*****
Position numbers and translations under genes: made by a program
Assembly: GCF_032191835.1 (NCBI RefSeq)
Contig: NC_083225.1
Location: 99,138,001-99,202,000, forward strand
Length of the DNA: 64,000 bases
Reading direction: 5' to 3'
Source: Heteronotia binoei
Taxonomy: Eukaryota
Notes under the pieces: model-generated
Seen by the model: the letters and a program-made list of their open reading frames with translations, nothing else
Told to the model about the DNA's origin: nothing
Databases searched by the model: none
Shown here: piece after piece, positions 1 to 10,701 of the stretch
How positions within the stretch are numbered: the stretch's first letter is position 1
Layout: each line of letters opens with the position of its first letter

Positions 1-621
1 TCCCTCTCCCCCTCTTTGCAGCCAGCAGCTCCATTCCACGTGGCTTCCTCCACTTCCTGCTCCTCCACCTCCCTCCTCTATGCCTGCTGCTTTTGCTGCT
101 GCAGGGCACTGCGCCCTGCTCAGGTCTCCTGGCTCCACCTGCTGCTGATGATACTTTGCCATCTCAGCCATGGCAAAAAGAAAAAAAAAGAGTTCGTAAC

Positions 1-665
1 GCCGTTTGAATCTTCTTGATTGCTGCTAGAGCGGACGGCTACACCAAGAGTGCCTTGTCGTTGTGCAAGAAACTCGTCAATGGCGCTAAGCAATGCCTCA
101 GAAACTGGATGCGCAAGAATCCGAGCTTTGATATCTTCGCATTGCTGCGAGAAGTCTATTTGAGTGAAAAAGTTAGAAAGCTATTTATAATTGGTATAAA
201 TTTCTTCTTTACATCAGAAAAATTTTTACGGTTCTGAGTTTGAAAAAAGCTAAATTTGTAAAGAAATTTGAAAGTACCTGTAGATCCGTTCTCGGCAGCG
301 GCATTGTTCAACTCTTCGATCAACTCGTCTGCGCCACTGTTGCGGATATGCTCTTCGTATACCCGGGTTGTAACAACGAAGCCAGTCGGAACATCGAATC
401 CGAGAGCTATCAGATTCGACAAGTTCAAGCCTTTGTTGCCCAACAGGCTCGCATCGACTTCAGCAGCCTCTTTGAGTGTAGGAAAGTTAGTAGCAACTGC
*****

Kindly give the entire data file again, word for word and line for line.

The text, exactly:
Position numbers and translations under genes: made by a program
Assembly: GCF_032191835.1 (NCBI RefSeq)
Contig: NC_083225.1
Location: 99,138,001-99,202,000, forward strand
Length of the DNA: 64,000 bases
Reading direction: 5' to 3'
Source: Heteronotia binoei
Taxonomy: Eukaryota
Notes under the pieces: model-generated
Seen by the model: the letters and a program-made list of their open reading frames with translations, nothing else
Told to the model about the DNA's origin: nothing
Databases searched by the model: none
Shown here: piece after piece, positions 1 to 10,701 of the stretch
How positions within the stretch are numbered: the stretch's first letter is position 1
Layout: each line of letters opens with the position of its first letter

Positions 1-621
1 TCCCTCTCCCCCTCTTTGCAGCCAGCAGCTCCATTCCACGTGGCTTCCTCCACTTCCTGCTCCTCCACCTCCCTCCTCTATGCCTGCTGCTTTTGCTGCT
101 GCAGGGCACTGCGCCCTGCTCAGGTCTCCTGGCTCCACCTGCTGCTGATGATACTTTGCCATCTCAGCCATGGCAAAAAGAAAAAAAAAGAGTTCGTAAC

Positions 1-665
1 GCCGTTTGAATCTTCTTGATTGCTGCTAGAGCGGACGGCTACACCAAGAGTGCCTTGTCGTTGTGCAAGAAACTCGTCAATGGCGCTAAGCAATGCCTCA
101 GAAACTGGATGCGCAAGAATCCGAGCTTTGATATCTTCGCATTGCTGCGAGAAGTCTATTTGAGTGAAAAAGTTAGAAAGCTATTTATAATTGGTATAAA
201 TTTCTTCTTTACATCAGAAAAATTTTTACGGTTCTGAGTTTGAAAAAAGCTAAATTTGTAAAGAAATTTGAAAGTACCTGTAGATCCGTTCTCGGCAGCG
301 GCATTGTTCAACTCTTCGATCAACTCGTCTGCGCCACTGTTGCGGATATGCTCTTCGTATACCCGGGTTGTAACAACGAAGCCAGTCGGAACATCGAATC
401 CGAGAGCTATCAGATTCGACAAGTTCAAGCCTTTGTTGCCCAACAGGCTCGCATCGACTTCAGCAGCCTCTTTGAGTGTAGGAAAGTTAGTAGCAACTGC